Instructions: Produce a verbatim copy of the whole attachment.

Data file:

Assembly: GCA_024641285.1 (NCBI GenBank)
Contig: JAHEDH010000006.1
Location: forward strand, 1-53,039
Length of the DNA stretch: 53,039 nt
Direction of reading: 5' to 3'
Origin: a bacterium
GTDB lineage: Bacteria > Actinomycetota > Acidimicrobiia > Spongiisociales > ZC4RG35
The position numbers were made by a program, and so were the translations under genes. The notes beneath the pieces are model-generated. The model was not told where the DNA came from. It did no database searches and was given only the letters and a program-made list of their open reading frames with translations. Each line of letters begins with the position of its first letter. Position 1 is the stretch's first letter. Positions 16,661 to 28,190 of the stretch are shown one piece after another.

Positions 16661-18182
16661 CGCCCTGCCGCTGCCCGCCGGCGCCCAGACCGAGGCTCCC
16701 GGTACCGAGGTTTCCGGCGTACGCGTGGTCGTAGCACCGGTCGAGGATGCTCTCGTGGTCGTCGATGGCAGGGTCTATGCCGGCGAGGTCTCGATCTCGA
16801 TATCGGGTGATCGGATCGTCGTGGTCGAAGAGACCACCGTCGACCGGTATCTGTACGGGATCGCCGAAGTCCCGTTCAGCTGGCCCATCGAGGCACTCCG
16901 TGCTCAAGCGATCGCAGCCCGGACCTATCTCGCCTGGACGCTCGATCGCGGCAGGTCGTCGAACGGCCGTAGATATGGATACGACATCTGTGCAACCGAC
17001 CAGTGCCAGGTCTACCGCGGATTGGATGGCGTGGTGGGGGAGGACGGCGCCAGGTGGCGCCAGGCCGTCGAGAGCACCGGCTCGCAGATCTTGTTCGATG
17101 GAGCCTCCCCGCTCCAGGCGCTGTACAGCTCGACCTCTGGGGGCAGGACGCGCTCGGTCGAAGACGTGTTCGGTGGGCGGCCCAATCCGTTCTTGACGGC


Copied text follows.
Assembly: GCA_024641285.1 (NCBI GenBank)
Contig: JAHEDH010000006.1
Location: forward strand, 1-53,039
Length of the DNA stretch: 53,039 nt
Direction of reading: 5' to 3'
Origin: a bacterium
GTDB lineage: Bacteria > Actinomycetota > Acidimicrobiia > Spongiisociales > ZC4RG35
The position numbers were made by a program, and so were the translations under genes. The notes beneath the pieces are model-generated. The model was not told where the DNA came from. It did no database searches and was given only the letters and a program-made list of their open reading frames with translations. Each line of letters begins with the position of its first letter. Position 1 is the stretch's first letter. Positions 16,661 to 28,190 of the stretch are shown one piece after another.

Positions 16661-18182
16661 CGCCCTGCCGCTGCCCGCCGGCGCCCAGACCGAGGCTCCC
16701 GGTACCGAGGTTTCCGGCGTACGCGTGGTCGTAGCACCGGTCGAGGATGCTCTCGTGGTCGTCGATGGCAGGGTCTATGCCGGCGAGGTCTCGATCTCGA
16801 TATCGGGTGATCGGATCGTCGTGGTCGAAGAGACCACCGTCGACCGGTATCTGTACGGGATCGCCGAAGTCCCGTTCAGCTGGCCCATCGAGGCACTCCG
16901 TGCTCAAGCGATCGCAGCCCGGACCTATCTCGCCTGGACGCTCGATCGCGGCAGGTCGTCGAACGGCCGTAGATATGGATACGACATCTGTGCAACCGAC
17001 CAGTGCCAGGTCTACCGCGGATTGGATGGCGTGGTGGGGGAGGACGGCGCCAGGTGGCGCCAGGCCGTCGAGAGCACCGGCTCGCAGATCTTGTTCGATG
17101 GAGCCTCCCCGCTCCAGGCGCTGTACAGCTCGACCTCTGGGGGCAGGACGCGCTCGGTCGAAGACGTGTTCGGTGGGCGGCCCAATCCGTTCTTGACGGC